(i crosspost my letter into main haskell list because i hope that
proposed solution is of great interest for (discussion with) many

Hello Ian,

Friday, September 8, 2006, 5:52:57 AM, you wrote:

>> and last question - i don't like inclusion of unix and win32 in a list
>> of core libs. why they are here? may be it's possible to include small
>> modules with functionality required for compiler itself in GHC.*
>> hierarchy and then move the rest into extra libraries?

> This doesn't work well for any parts shared with the other compilers.
> "core libs" is possibly the wrong name for it - "bootstrapping libs"
> might be more appropriate.

> Note also that unix and win32 haven't been included in anything they
> weren't already, it's just that other libraries (those that are now
> called "extra libs") have been taken out. We can always take more out
> for 6.8 if we want.

thank you - you have cleaned up the situation for me. thanks to Cabal,
now ghc is much more modular than 6.4. but it is not yet the ultimate
solution and i propose to discuss what we can do in future, possibly
even in 6.6.1. i will become devil advocate for a little :)

i am, John de MacLee programmer, never planned to build ghc itself and
i don't need any bootstrapping libs in my download. please sell it as
separate ghc-for-ghc package :)  the core-ghc package should then
contain only libraries that are dependent on GHC compiler internals
(GHC.* part of base, stm and th - and nothing more!)

moreover, i want to be able to upgrade even these libraries without
upgrading compiler proper. or, to be exact, i may need to install
newer versions of these libraries which contains new features and
therefore not 100% compatible with libraries shipped at the moment
when GHC 6.6.1 was released

why this may be impossible? first, because existing libs and programs
may rely on older interfaces. i think that Cabal should eventually
solve this problem so that multiple version of any lib can be
installed on computer (to be exact, on concrete GHC installation) and
proper version of library selected for any project. but that's another

what is a 'base' library now? it is the library that implements common set
of operations for latest versions of ghc, hugs and nhc. it contains
low-level implementation for ghc, but relies on separate hugsbase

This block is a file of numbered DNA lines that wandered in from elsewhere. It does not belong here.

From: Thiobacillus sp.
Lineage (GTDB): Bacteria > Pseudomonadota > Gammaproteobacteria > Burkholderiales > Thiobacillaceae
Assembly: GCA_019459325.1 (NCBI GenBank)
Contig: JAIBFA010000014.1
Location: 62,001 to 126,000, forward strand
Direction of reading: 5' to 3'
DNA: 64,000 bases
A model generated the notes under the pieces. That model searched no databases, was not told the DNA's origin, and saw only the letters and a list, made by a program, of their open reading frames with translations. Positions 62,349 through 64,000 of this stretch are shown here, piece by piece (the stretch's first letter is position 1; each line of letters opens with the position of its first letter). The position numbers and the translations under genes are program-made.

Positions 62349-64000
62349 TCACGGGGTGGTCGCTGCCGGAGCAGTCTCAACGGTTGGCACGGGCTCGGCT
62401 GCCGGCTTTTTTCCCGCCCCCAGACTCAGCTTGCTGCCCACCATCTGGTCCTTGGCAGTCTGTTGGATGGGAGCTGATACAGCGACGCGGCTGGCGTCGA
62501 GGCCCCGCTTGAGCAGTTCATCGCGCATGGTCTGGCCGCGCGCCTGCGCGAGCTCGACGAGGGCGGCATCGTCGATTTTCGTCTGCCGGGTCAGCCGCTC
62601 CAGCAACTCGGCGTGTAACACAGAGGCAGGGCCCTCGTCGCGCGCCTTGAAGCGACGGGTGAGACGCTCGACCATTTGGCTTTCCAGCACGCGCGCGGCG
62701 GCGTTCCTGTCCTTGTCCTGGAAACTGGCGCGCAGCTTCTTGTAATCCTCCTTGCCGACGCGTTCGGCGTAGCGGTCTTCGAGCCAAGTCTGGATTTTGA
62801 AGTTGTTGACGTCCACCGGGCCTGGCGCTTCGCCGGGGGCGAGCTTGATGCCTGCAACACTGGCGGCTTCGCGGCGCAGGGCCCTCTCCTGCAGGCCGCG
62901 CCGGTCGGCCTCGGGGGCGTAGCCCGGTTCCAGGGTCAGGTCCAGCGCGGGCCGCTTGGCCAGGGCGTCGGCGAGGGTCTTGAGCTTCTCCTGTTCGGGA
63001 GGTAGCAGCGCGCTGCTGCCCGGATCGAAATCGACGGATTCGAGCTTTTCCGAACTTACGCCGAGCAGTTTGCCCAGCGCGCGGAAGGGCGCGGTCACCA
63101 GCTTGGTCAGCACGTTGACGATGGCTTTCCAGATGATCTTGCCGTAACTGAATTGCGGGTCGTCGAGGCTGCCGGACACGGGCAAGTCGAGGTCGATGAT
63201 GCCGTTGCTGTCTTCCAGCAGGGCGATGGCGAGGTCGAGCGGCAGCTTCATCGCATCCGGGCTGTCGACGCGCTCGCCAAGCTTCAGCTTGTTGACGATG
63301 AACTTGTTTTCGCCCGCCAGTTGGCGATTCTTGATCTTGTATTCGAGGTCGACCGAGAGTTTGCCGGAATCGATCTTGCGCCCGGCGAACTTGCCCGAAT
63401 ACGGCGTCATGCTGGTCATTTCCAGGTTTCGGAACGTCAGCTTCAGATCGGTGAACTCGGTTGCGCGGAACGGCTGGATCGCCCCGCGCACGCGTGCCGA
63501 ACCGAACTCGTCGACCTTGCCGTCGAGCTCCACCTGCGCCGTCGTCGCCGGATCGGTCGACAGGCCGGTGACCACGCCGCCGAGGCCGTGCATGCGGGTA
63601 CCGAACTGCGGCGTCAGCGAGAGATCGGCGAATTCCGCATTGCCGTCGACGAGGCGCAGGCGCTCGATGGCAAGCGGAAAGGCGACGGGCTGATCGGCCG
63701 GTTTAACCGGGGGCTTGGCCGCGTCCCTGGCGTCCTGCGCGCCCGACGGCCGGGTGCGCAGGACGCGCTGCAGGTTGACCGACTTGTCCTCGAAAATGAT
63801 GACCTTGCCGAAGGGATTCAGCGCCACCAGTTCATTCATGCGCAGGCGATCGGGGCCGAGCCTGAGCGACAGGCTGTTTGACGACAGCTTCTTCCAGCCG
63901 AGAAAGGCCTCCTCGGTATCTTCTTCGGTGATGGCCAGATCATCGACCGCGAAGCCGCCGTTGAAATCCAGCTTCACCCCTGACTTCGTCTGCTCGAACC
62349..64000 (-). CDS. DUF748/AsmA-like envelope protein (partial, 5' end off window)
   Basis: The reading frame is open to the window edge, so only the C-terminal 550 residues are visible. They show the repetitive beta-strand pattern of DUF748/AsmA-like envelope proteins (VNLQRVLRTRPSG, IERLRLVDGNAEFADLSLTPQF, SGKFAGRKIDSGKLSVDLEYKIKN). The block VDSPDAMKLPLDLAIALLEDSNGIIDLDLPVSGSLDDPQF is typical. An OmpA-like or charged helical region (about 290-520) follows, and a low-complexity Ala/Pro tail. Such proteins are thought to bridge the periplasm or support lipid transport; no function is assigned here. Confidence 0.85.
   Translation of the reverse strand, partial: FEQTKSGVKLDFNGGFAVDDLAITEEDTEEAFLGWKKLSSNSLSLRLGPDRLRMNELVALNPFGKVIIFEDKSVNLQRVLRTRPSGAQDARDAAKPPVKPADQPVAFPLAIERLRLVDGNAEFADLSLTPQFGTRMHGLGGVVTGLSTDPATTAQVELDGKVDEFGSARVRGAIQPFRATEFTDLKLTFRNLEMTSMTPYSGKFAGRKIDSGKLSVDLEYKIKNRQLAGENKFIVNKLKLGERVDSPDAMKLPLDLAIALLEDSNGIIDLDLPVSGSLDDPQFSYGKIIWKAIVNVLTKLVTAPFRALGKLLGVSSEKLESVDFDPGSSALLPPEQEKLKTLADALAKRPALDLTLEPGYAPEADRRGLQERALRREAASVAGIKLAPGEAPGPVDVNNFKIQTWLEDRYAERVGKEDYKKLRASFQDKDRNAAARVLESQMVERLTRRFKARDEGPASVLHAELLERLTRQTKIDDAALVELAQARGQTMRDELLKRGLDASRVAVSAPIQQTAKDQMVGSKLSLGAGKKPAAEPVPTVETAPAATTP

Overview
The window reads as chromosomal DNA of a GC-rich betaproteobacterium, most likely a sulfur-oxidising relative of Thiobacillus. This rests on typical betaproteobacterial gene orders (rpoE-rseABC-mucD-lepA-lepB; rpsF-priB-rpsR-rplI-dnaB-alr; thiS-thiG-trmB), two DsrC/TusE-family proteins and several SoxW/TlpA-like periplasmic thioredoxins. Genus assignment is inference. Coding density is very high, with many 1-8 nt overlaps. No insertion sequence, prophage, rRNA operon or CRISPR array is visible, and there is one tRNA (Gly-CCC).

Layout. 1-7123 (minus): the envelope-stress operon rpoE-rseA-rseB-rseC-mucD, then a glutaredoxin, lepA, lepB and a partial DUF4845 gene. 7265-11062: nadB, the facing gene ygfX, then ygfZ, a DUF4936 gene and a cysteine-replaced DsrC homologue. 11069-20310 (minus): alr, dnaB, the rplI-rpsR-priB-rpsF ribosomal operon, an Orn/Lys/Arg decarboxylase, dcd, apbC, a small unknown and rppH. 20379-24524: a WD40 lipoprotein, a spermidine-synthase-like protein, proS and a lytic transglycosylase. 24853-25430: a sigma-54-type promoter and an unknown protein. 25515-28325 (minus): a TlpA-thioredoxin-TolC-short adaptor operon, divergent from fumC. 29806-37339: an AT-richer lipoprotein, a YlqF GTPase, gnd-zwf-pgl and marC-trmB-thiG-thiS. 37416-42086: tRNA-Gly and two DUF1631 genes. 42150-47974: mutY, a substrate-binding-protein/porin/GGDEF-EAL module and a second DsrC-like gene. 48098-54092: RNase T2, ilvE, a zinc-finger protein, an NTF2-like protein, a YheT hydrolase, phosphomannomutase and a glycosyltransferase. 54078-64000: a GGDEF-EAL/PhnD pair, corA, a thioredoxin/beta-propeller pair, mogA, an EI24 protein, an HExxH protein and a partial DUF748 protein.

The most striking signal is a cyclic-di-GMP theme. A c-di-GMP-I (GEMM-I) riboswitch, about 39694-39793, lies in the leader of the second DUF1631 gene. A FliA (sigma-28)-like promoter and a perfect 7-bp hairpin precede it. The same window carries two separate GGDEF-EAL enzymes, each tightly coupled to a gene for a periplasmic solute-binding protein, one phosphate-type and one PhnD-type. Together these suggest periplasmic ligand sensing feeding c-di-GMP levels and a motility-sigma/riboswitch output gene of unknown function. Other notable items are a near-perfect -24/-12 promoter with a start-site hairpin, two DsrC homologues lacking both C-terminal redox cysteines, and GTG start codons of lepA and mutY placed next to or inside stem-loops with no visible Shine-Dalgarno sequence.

package for hugs (the same for nhc, afaiu). so, first step is obvious
- separate ghc-base library from the rest. hugsbase, ghc-base and
nhc-base packages should provide common set of low-level operations,
hiding from other libraries implementation details, differences
between compilers, and differences between compiler versions. they
should provide _incremental_ interfaces so that old code will continue
to work with newer compilers. eventually compiler-specific code for
stm and th should also go into these libraries but that is not the
immediate goal

then, a base library may be written against "virtual Haskell compiler",
which provides uniform set of low-level features while 'base' decorates
these features with user-friendly interfaces

even more interesting variant is to allow ghc-base and other
compiler-specific base packages to export non-incremental interfaces
and use 'base' solely to "equalize" all compilers to some common
interface, providing emulation of all missing features (i think that
such emulation will be compiler-independent that means that it's
better to put it into compiler-independent package). then, _all_ other
libs should rely on version of base package version instead of version of
compiler they are use. so:

ghc 6.2
ghc 6.2.2
ghc 6.4.3
hugs 2003

all supported in base 1.0 package which expose stable interface
independent on compiler used. all other libraries relies on this
interface and therefore works with any compiler whose support included
in base 1.0. as ghc 6.6 rolls out, we add its support to 'base' library,
rolling out base-1.0.1. and all libraries written against base 1.0,
now will work with ghc 6.6, although they can ignore some features
what was not included in base 1.0 API. at the same time, base-2.0
rolled out which includes new APIs (but don't omit old ones!),
supporting new features of ghc 6.6. but base 2.0 continues to support
existing compilers, providing emulation of new features for old
compilers. those developers that need these new features upgrade their
cabal files to require base 2.0. those users of old compilers that go
to compile these apps download (automatically) and install base-2.0 lib

so, i propose:

- ghc-base/hugsbase/.. libs to implement _subset_ of common low-level API
- base lib to "equalize" several compilers and compiler versions,
  providing _full_ common low-level API. when we need to include new API,
  we roll out new major version of base and work hard to support
  old compilers by providing some emulation of new feature.
  base lib versions should be independent on compiler versions and as
  much backward-compatible as possible
- all other libs to just specify version of base lib they utilize and be happy

and of course we should split base lib into ~10 independent libraries
to simplify development and deployment of new features. if i need,
say, new ByteString features, i would be very unhappy if i need at the
same time to upgrade interface to arrays

last line: i have some experience of writing compiler-independent code
with Haskell and C++ and believe that this plan is realistic

Best regards,
 Bulat                            mailto:[EMAIL PROTECTED]

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